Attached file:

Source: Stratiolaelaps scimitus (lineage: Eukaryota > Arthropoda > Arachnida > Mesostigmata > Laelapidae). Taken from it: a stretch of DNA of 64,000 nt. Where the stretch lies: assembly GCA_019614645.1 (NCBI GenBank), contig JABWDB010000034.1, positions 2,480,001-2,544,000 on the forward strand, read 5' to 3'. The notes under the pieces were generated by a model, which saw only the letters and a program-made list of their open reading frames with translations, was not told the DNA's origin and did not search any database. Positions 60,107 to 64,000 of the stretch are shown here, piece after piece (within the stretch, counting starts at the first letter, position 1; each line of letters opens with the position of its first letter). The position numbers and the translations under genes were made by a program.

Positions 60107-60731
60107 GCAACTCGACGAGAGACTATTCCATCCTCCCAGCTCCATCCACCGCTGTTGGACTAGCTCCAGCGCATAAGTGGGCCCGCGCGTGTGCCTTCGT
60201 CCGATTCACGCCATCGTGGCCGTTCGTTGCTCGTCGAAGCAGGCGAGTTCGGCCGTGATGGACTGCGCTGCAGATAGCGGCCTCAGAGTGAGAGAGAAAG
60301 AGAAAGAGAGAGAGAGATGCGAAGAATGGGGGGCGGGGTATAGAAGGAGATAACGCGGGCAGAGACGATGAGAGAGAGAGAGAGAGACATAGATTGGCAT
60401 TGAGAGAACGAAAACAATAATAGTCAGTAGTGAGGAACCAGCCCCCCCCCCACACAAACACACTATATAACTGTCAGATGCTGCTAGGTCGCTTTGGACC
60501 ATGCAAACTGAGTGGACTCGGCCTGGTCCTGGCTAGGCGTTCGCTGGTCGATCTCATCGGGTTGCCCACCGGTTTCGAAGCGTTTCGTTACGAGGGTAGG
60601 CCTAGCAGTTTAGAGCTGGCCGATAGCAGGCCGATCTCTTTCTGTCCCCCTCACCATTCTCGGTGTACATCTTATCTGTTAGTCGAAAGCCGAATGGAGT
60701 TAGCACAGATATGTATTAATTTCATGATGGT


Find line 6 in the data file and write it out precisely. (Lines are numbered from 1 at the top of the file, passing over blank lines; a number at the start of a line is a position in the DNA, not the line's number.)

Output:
60401 TGAGAGAACGAAAACAATAATAGTCAGTAGTGAGGAACCAGCCCCCCCCCCACACAAACACACTATATAACTGTCAGATGCTGCTAGGTCGCTTTGGACC